By AZLYN BALQIS
I never really had a dream. Sure, everyone has their own childhood dream to pursue when they are all grown up. Unfortunately, things change and situations change, especially when you are 17 years old with your mediocre SPM results in hand.
I was neither brilliant nor hardworking enough to be in the Science stream, but I was also not really interested in the Home Economics stream. I ended up in the middle with Accounts, Additional Mathematics, and Economics – subjects I never really understood, and subjects I knew I probably would not end up pursuing.
My disinterest hit me hard, as my subpar results did not qualify me for a government scholarship, nor did they get me entry into any government university. All around me, my classmates were discussing plans of attending government universities. The richer ones were contemplating London, Australia, and the United States.
And then there was me – without an offer in hand, without anywhere I really wanted to go. To add salt to the wound, I did not even know what I wanted to pursue in the first place! But I was sure of one thing: I still wanted an education. I knew that having that piece of paper in my possession was vital for my future.
I consulted friends, family, neighbours, lecturers, and eventually decided on Mass Communications. I loved meeting people, planning events, and anything pertaining to the media and entertainment industry. Blame the fame and glamour of it all – that got to me!
I Googled universities and colleges, but everything was insanely expensive without the help of doting parents or the procurement of scholarships. After more extensive researching, I narrowed it down to the then cheapest choice – KDU College – for my parents were not really well off, although we live comfortably and I am blessed to have enough to live my life with. However, a diploma in Mass Communications at KDU would have cost a whopping RM24, 000, not including books and miscellaneous fees.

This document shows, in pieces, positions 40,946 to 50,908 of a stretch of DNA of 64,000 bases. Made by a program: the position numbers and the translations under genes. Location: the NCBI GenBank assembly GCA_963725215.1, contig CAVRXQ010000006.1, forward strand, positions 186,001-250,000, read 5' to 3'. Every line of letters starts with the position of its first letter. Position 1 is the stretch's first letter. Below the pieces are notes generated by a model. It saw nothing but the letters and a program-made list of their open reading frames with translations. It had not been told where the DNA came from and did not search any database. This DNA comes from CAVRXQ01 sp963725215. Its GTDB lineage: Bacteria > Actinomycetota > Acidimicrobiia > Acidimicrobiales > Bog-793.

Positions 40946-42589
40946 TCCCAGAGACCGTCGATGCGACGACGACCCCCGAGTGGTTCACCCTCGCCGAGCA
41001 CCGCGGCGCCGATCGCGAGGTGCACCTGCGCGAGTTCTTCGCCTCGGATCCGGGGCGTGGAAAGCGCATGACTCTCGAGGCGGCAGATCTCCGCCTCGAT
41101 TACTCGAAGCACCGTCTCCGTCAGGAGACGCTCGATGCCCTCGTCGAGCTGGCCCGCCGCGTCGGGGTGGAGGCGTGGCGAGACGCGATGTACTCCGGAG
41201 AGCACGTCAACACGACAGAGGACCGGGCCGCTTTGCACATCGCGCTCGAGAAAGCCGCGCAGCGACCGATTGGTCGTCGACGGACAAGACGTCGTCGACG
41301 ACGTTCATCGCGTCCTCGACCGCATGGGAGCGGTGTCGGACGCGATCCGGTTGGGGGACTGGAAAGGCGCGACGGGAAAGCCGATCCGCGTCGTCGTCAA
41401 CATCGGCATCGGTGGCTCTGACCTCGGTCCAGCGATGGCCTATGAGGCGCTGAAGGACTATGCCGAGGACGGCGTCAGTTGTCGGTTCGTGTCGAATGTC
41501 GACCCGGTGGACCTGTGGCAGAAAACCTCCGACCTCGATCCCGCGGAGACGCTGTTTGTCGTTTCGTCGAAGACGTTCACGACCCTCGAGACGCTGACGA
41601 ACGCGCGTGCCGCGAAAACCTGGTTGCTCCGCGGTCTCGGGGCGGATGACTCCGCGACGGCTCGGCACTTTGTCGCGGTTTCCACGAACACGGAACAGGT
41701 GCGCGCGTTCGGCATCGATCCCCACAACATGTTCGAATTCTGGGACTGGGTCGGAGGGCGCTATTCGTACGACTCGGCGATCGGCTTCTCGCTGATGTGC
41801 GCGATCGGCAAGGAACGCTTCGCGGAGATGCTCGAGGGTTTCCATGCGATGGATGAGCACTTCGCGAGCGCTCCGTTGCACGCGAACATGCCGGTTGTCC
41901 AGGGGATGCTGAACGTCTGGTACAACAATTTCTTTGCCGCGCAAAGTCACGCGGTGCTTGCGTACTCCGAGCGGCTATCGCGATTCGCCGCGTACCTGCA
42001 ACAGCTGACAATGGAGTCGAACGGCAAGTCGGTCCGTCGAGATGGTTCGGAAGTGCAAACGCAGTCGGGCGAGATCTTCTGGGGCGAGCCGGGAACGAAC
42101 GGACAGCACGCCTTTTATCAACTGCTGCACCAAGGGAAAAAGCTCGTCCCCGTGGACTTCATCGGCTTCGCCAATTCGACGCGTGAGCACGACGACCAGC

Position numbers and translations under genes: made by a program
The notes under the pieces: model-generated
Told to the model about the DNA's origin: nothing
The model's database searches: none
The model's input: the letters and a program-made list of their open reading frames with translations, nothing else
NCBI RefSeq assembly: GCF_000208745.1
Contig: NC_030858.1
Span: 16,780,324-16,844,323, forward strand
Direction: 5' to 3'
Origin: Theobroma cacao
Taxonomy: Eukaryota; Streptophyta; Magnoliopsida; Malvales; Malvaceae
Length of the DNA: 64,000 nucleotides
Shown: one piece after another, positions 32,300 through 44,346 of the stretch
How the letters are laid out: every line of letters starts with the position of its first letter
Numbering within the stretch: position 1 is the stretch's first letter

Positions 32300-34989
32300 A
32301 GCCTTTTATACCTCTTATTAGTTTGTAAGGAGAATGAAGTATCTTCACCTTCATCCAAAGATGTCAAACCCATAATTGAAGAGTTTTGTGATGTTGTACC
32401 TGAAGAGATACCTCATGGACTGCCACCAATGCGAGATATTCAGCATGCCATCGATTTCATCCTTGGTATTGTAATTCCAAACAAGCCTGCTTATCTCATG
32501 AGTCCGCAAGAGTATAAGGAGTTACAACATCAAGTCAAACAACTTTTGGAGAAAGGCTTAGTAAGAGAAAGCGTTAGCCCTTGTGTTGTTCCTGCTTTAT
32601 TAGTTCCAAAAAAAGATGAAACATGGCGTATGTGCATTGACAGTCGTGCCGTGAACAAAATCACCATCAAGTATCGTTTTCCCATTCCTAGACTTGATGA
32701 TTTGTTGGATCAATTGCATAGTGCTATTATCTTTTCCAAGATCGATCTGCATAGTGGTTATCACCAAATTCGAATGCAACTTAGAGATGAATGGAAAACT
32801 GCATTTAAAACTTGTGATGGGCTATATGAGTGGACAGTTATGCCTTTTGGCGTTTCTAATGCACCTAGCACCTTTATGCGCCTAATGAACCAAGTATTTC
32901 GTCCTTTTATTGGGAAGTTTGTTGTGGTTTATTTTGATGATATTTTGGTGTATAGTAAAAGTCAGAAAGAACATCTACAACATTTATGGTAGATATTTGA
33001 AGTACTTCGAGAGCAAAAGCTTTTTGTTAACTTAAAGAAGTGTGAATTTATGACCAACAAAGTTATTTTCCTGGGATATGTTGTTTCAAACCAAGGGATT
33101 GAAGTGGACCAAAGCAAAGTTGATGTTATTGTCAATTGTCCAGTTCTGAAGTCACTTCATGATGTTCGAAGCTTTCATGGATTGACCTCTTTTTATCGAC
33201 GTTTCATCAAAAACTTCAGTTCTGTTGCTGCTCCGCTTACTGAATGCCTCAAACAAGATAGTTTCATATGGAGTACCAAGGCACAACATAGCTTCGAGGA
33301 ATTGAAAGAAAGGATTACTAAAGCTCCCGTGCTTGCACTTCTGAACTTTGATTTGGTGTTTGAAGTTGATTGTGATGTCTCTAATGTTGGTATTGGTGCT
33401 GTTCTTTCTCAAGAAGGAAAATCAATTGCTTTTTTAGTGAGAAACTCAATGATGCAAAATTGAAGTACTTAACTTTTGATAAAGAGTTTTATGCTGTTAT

I tried applying for government loans, time-consuming as they were. I filled tons of forms meticulously, but my attempts were futile as I am a Singaporean and could not qualify for a loan. So I decided to take things into my own hands, and visited bank after bank to apply for my own student loan. But every bank told me the same thing – that I needed a guarantor. I had no choice left by then, and with a heavy heart, I asked my mother to help by being a guarantor. She turned me down, and even though it broke my heart back then, I now understand that she probably had her own reasons.
In the end, it was my father who came through for me. I know it was not easy for him back then as he was going through a divorce with his second wife, but he never hesitated to help fund my studies when I was left at a dead end.
With that, I finally enrolled as a KDU student under the Mass Communications faculty in August 2003. I still remember how much I hated asking my father for money every time semester fees were due. However, knowing that he was working hard to help me pay off my tuition fees only motivated me to work that much harder.
I graduated in 2006, on course. Some friends failed to pull through, but I did not have the luxury of failing. I literally could not afford to fail a single subject, as it was too expensive for both my father and I. Going up on stage during graduation and receiving my diploma was by far one of the proudest moments in my life, especially since I did not fare so well during SPM.
That was three years ago, and I have held several jobs since I graduated. I have met celebrities, mingled with KL’s creme de la creme, helped write scripts for top television shows, worked as an event coordinator at one of KL’s hottest nightclubs, slaved in a public relations firm, and written press releases for some of Malaysia’s top brands. Today, I write the news for Malaysia’s top English radio stations, which goes live everyday. We bring the country the most important updates and news on Malaysia and the world.
I never knew I would get this far in my life, and it never once crossed my mind that I would have this amazing opportunity to do what I do because I was clueless as to where I would be after SPM. To be honest, I still do not know where I am going today, but what I do know is that life keeps on moving and the world keeps on spinning, and like them, I do not plan to stop anytime soon.
Azlyn Balqis is guilty of always splurging on good food and cheap clothes. A Mass Communications graduate of KDU College, she currently writes (and reads!) the news for Hitz FM. Click here for more articles.
Note: The above entry was written in 2010 for What’s After SPM?, published in 2011. This non-for-profit book project is a collaboration between Leaderonomics and a team of young Malaysians. Click here for details on the project and authors.